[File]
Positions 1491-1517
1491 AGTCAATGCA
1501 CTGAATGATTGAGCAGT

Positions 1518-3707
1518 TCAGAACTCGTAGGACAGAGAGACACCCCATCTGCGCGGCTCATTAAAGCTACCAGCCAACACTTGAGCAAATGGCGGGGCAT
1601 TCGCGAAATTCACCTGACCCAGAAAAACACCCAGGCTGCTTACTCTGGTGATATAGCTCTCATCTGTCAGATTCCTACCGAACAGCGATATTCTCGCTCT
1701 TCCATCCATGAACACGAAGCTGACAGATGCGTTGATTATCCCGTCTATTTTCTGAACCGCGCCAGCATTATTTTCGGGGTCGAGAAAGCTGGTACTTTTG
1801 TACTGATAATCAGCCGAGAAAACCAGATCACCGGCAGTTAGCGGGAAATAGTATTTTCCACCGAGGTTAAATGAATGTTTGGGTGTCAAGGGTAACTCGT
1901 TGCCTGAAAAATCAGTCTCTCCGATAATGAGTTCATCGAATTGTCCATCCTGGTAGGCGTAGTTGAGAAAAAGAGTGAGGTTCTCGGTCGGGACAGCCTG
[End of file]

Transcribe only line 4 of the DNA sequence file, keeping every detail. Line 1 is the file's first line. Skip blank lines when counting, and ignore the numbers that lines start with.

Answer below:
Positions 1518-3707